2 – Gregg Popovich will be on this list until he retires. Popovich could coach a rec league team to the NBA playoffs. This year, he has masterfully integrated new pieces while dealing with a litany of injuries to potential MVP candidates and the driving force of their offense. For his next trick, he has kept the Spurs afloat despite LaMarcus Aldridge’s recent absence. The talent in the Western Conference may simply be too overwhelming this season but that certainly will not stop Popovich. Kyle Anderson, Bryn Forbes, and Davis Bertans are all legitimate rotation players for the Spurs. All three coaches on this list would compete but Popovich would likely win the award for most players getting massively overpaid after playing for them. Of the three players mentioned, one will probably get paid just a bit too much by someone else once they leave the friendly confines of Pop’s magical aura. Here is hoping that Pop can give us a few more seasons and grumpy interviews.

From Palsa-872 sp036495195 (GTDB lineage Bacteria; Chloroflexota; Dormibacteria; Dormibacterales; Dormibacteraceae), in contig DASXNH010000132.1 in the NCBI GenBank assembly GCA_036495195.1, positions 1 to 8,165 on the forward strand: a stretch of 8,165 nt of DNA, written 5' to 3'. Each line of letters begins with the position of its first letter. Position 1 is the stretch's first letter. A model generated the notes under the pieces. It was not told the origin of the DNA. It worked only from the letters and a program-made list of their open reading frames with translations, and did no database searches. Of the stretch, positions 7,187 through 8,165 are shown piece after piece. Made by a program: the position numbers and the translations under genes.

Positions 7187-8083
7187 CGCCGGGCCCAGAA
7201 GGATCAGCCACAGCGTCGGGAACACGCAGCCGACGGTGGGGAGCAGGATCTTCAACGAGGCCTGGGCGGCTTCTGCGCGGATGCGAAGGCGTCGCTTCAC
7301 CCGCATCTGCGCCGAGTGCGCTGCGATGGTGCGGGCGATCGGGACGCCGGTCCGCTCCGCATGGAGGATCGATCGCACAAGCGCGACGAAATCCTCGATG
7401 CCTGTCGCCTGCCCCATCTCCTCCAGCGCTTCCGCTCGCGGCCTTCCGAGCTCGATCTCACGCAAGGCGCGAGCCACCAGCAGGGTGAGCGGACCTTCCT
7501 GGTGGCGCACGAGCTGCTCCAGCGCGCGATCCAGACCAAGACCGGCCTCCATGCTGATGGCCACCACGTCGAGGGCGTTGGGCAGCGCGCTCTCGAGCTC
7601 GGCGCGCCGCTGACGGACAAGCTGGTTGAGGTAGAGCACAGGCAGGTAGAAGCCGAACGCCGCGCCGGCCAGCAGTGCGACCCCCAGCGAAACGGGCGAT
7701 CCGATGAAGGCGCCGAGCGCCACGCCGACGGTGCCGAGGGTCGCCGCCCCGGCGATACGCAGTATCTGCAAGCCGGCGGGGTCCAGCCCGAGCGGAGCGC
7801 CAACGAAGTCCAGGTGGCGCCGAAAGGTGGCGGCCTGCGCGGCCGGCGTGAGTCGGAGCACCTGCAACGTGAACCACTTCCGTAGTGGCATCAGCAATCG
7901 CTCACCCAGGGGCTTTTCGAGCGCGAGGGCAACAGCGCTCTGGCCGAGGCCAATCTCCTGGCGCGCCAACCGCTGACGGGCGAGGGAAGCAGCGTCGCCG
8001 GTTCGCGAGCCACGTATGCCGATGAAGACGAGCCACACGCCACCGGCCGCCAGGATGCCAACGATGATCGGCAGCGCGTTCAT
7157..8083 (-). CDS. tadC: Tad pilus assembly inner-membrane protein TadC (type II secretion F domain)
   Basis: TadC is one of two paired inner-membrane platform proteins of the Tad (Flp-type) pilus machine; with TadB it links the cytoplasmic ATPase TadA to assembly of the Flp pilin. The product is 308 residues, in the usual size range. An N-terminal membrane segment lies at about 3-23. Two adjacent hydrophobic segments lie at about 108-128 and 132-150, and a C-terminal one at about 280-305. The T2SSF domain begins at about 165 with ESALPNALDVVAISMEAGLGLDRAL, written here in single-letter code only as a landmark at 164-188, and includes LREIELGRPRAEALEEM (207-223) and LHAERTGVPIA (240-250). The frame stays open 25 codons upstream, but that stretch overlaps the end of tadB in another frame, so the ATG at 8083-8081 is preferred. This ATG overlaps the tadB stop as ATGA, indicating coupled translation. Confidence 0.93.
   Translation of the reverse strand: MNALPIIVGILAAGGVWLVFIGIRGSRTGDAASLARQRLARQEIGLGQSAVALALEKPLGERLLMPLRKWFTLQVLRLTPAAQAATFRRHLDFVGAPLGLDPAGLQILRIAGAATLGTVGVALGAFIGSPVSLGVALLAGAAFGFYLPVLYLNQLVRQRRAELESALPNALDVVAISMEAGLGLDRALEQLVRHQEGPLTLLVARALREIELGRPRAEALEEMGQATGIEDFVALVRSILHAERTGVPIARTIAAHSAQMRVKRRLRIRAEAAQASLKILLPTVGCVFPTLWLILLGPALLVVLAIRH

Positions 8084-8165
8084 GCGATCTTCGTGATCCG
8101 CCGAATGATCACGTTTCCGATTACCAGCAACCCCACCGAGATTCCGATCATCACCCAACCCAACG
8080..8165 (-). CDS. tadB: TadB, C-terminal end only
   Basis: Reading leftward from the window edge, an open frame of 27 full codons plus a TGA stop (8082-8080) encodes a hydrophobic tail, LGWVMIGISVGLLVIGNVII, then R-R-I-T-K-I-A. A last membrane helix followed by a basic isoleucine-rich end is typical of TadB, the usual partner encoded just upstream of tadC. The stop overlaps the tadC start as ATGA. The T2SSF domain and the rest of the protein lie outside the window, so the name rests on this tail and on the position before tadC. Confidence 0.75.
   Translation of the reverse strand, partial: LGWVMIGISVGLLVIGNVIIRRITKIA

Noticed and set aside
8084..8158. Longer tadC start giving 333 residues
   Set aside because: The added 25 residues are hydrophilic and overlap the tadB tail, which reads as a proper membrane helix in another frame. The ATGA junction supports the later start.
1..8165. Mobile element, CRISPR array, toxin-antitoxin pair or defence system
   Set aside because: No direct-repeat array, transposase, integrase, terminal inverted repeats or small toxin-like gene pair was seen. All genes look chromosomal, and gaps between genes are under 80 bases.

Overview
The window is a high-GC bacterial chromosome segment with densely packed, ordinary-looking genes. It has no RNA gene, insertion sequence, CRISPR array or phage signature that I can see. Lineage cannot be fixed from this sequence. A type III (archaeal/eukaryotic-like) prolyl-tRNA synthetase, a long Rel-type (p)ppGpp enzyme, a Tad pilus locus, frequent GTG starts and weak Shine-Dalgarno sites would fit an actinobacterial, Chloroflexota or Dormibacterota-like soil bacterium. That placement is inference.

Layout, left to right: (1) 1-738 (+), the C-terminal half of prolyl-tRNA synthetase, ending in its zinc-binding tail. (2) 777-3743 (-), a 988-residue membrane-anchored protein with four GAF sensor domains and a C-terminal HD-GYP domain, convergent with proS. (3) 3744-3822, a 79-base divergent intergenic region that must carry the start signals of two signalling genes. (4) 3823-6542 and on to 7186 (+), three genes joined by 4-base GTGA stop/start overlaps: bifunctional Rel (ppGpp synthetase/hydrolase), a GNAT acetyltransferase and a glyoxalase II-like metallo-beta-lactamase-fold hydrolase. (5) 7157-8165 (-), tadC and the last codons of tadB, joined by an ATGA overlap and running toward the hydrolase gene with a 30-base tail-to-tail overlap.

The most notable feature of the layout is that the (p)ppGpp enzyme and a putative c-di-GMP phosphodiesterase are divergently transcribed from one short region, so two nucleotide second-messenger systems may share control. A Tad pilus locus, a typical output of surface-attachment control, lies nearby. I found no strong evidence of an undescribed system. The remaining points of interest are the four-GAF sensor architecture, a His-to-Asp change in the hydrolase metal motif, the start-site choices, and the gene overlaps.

1 – Brad Stevens is no longer lapping the field and probably is beginning to hear footsteps as the Celtics slid down to number two in the East this week. The Celts have lost three in a row and look discombobulated. They scored fewer than 100 points in four of their past six games and none of those defenses were particularly threatening. Meanwhile, they gave up over 120 points in consecutive games for the first time all season. Amazingly, they had not given up even 110 in consecutive games before that. That highlights a defense that has sorely missed Marcus Smart. Greg Monroe is also a flammable defensive player, which is not helping.
Still, Stevens has led the Celtics back to the top of the Eastern Conference without Gordon Hayward and with one of the youngest teams in the league. Despite their recent struggles, the Celtics are still the most efficient defense in the league and second to the Spurs in points allowed per game. If the Celtics keep slipping, then Stevens might fall down these ranks but for now, all hail to the President of Celtics Nation.